Do you usually agree on fingering and do you take suggestions from each other?
Sarah: We offer suggestions but they're not always taken [laughs]. Even though we're twins, our hand structures are slightly different. Sometimes I use my fifth finger for something and Susan prefers using the fourth for the same passage. We understand that our hands are different.
Susan: I find her fingers weird.
Sarah plays Debussy
How do you resolve a dispute or a disagreement in music interpretation? Do you ever use a coin toss?
Susan: No, it turns out our interpretations are similar but we focus on different aspects. In the end we choose what we find the most convincing. If I have an idea that I know I can do well and Sarah can do well, then we do that. If she has a different idea, but I can't understand it, it wouldn't make sense for us to try it. We both have to be convinced by the same idea. Recording it can be a good idea because then we can both listen to our playing objectively.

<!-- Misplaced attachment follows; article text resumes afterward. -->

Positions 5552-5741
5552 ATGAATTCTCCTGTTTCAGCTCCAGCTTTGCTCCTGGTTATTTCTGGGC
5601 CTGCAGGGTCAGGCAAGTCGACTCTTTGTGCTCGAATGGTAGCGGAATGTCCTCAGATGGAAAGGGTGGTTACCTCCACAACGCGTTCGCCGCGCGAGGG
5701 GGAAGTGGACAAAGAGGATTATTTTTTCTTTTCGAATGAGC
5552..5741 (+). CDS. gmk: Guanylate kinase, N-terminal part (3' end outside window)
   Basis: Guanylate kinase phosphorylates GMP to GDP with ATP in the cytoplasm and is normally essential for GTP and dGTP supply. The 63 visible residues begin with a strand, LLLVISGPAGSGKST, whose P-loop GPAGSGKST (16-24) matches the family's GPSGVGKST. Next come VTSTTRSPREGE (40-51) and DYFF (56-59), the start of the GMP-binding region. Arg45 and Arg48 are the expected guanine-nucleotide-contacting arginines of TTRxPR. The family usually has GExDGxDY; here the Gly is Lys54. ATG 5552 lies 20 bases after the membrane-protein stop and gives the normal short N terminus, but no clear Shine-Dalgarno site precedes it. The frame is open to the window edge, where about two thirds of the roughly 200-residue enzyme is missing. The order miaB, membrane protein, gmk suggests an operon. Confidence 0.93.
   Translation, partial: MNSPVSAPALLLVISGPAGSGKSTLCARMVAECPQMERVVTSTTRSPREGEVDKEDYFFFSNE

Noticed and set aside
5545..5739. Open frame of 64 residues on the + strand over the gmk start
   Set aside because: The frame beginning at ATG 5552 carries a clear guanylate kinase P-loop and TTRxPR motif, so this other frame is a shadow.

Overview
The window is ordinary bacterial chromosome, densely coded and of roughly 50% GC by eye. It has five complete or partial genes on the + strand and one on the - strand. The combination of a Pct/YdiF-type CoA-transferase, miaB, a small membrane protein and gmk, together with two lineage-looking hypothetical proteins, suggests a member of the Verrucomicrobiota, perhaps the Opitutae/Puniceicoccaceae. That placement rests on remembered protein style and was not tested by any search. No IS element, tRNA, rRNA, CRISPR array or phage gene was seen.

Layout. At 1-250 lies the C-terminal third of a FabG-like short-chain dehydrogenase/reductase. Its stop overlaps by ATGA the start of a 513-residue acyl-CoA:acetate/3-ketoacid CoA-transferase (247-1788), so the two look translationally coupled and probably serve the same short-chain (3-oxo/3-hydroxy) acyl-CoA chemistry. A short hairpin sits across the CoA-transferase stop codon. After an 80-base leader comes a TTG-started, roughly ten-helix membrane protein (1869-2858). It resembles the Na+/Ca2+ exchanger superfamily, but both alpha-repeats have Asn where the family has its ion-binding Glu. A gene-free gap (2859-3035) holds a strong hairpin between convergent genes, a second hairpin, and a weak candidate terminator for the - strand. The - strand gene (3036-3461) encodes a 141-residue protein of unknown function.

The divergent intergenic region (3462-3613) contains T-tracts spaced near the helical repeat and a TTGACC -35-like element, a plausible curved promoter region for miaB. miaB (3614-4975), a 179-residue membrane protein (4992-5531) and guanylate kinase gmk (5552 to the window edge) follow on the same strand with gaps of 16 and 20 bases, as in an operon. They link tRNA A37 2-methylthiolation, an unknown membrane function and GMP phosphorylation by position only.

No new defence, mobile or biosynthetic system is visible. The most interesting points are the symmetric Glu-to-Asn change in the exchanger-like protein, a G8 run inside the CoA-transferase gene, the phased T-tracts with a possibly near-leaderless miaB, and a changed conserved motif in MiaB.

Sarah: Sometimes we might choose one [interpretation] and say, "we'll do this one for this concert and the next time if we want to try the other one, we'll do the other one".
Susan Plays Ravel, Miroirs, Alborada del Gracioso
When being part of a duo, is your own style compromised or do you take turns complementing each other?
Sarah: It's a balance. It depends on the piece. For the passages I play on my own, I have freedom and Susan advises me. She won't tell me exactly how to play my cadenza, but she'll suggest ideas. We're more open to each other's ideas when it comes to solos because in the ensembles we have to agree.